I don’t think this is what the founders planned when they created the Electoral College. I know some will argue that the Electoral College insures that even small states with small populations have a say in the selection of the president but this ploy by the GOP would end that voice, too. Has the electoral College outlived its purpose? It amy well be time to consider a direct election of the President based on the popular vote.
Sep 15 2011
Or how to cheat to win by rigging the system:
Republican state legislators in Pennsylvania are pushing a scheme that, if GOPers in other states follow their lead, could cause President Barack Obama to lose the 2012 election-not because of the vote count, but because of new rules. That’s not all: There’s no legal way for Democrats to stop them.
The problem for Obama, and the opportunity for Republicans, is the electoral college. Every political junkie knows that the presidential election isn’t a truly national contest; it’s a state-by-state fight, and each state is worth a number of electoral votes equal to the size of the state’s congressional delegation. (The District of Columbia also gets three votes.) There are 538 electoral votes up for grabs; win 270, and you’re the president.
Here’s the rub, though: Each state gets to determine how its electoral votes are allocated. Currently, 48 states and DC use a winner-take-all system in which the candidate who wins the popular vote in the state gets all of its electoral votes. Under the Republican plan-which has been endorsed by top GOPers in both houses of the state Legislature, as well as the governor, Tom Corbett-Pennsylvania would change from this system to one where each congressional district gets its own electoral vote. (Two electoral votes-one for each of the state’s two senators-would go to the statewide winner.)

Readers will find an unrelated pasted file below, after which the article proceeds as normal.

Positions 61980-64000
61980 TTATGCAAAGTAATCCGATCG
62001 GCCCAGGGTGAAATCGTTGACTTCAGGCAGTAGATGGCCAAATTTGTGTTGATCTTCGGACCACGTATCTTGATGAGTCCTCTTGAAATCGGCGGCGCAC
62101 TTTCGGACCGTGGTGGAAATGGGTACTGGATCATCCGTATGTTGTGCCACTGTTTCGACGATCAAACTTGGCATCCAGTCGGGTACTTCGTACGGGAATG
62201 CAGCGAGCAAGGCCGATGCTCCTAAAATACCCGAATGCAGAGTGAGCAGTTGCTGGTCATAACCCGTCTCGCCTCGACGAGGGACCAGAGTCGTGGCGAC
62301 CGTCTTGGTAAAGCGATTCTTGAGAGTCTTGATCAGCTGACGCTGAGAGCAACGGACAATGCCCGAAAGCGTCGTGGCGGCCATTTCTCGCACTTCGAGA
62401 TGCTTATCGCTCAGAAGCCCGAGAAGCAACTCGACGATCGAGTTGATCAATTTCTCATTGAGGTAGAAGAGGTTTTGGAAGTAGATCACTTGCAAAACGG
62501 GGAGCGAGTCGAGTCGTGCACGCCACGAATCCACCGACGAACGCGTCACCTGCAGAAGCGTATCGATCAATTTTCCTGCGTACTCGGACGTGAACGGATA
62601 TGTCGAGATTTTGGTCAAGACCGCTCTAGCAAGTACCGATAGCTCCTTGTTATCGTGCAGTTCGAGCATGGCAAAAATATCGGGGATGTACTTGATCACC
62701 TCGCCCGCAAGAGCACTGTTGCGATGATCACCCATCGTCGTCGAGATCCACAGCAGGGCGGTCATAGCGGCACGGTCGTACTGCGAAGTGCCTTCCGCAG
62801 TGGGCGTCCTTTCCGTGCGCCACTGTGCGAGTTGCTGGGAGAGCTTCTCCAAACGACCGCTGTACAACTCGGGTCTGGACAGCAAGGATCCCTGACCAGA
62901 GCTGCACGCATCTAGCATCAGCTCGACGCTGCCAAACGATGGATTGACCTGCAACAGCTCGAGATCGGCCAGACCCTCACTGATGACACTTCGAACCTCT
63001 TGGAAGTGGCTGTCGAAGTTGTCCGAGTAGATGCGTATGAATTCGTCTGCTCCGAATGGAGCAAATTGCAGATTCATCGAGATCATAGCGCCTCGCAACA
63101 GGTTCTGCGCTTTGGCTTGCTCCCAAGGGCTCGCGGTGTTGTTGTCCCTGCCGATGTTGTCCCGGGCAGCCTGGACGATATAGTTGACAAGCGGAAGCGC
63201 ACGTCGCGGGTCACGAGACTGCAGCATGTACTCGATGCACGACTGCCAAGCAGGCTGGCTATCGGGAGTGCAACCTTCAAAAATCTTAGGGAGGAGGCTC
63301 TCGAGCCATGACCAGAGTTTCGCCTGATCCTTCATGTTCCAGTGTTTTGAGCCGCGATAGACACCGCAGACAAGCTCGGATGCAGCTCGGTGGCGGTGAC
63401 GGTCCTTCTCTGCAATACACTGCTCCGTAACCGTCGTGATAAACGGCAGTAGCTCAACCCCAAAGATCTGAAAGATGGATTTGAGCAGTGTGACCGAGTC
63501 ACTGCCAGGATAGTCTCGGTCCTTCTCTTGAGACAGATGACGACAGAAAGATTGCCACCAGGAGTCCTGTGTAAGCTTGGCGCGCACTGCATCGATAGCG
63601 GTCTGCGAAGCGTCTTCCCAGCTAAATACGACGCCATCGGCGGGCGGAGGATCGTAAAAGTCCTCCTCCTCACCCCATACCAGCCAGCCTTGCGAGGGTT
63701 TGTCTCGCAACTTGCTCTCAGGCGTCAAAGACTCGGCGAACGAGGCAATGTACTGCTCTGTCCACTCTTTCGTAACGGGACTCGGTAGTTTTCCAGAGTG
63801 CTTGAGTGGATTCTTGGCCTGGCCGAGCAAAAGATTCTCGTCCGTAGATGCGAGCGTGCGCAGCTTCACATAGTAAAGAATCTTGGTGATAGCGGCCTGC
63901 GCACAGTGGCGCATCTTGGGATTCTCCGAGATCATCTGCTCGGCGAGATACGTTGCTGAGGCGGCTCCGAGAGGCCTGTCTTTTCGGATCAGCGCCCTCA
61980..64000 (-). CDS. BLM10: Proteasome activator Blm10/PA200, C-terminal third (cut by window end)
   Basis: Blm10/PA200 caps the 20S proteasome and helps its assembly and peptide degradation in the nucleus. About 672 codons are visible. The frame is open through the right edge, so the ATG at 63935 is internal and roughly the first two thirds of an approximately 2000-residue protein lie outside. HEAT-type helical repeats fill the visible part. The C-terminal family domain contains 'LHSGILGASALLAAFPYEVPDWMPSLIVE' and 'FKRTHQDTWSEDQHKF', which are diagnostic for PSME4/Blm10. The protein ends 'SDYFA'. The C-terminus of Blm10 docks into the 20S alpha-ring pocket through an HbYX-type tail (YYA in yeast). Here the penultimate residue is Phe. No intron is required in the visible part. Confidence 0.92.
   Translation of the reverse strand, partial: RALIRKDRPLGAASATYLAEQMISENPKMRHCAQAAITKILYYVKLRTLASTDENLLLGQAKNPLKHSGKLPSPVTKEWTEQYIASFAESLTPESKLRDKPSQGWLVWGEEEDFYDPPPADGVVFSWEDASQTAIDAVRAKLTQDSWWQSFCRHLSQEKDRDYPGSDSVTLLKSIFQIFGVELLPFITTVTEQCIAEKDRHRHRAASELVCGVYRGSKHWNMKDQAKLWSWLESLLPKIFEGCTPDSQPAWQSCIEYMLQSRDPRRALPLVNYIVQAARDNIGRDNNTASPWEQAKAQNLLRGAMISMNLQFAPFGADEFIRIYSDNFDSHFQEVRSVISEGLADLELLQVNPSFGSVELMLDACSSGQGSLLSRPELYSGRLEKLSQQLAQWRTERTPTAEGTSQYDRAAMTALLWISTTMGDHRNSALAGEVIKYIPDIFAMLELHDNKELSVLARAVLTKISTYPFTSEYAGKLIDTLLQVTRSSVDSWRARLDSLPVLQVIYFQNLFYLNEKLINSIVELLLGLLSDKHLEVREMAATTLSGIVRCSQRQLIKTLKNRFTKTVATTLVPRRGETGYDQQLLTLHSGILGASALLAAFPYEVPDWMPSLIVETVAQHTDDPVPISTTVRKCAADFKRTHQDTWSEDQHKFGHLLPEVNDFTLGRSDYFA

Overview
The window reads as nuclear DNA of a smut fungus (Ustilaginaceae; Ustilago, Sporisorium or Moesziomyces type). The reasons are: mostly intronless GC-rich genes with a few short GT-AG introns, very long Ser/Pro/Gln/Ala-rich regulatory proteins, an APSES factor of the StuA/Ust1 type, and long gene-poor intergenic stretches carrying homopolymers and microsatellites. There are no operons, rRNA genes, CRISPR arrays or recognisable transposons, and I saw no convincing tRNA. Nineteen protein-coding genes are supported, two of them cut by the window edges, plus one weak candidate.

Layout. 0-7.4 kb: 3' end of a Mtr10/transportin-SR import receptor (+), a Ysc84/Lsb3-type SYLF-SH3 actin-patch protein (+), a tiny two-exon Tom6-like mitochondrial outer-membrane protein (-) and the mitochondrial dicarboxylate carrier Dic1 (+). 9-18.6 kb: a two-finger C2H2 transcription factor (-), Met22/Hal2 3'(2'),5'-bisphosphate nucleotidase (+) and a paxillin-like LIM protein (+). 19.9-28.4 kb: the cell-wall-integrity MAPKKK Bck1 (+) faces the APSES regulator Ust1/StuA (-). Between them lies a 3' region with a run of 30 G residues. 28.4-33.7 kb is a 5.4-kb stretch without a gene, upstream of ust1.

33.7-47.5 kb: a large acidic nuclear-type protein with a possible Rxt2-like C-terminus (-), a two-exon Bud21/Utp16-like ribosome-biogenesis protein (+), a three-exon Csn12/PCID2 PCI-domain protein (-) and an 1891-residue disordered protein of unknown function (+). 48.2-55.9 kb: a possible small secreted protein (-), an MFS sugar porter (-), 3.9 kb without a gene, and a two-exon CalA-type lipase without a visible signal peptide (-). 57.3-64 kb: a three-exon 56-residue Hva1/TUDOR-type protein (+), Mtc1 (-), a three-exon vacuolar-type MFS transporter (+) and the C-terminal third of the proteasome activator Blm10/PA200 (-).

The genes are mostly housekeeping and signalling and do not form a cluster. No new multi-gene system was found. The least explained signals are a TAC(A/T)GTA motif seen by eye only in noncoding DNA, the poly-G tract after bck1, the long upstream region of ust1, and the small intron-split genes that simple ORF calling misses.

Some Republicans in the House see a downside to this thus hitting a snag:
With next year’s presidential election expected to be hard-fought, even sapping some electoral support from Barack Obama in Pennsylvania could have a major impact on the national results. But to several Republicans in marginal districts, the plan has a catch: they’re worried that Democrats will move dollars and ground troops from solid blue districts to battlegrounds in pursuit of electoral votes – and in the process, knock off the Republicans currently in the seats.
Suburban Philadelphia Reps. Jim Gerlach, Pat Meehan and Mike Fitzpatrick have the most at stake, since all represent districts Democrats won in the last two presidential elections. They and the rest of the Republicans in the delegation are joining with National Republican Congressional Committee officials to respond and mobilize against the change.
“Any proposed change to the election laws shouldn’t be done under the radar,” Fitzpatrick told POLITICO. “If every vote matters, everyone should have a chance to discuss this.”
State GOP chairman Rob Gleason is also opposed to the plan.
As David Nir at Daily Kos points out the electoral college is unfair as it is but there is a solution:
(T)he only way to fight back is to push for the national popular vote, something which can be achieved via an interstate compact between states. The states in the compact would all award their EVs to the winner of the national vote, but the law would only take effect once enough states signed on (i.e., states with 270 electoral votes between them). Several states have already signed on (including big boppers like California and Illinois), and this way, no constitutional amendment is necessary.
If the GOP presses forward with their Pennsylvania plan, we’ll have to respond somehow, and I think the national popular vote is the best plan.
As John Aravosis at AMERICAblog notes:
If the Democrats tried this, the Republicans would be rioting in the street. They’re quite literally trying to steal the presidential election. How will the Democrats respond? The word feckless comes to mind.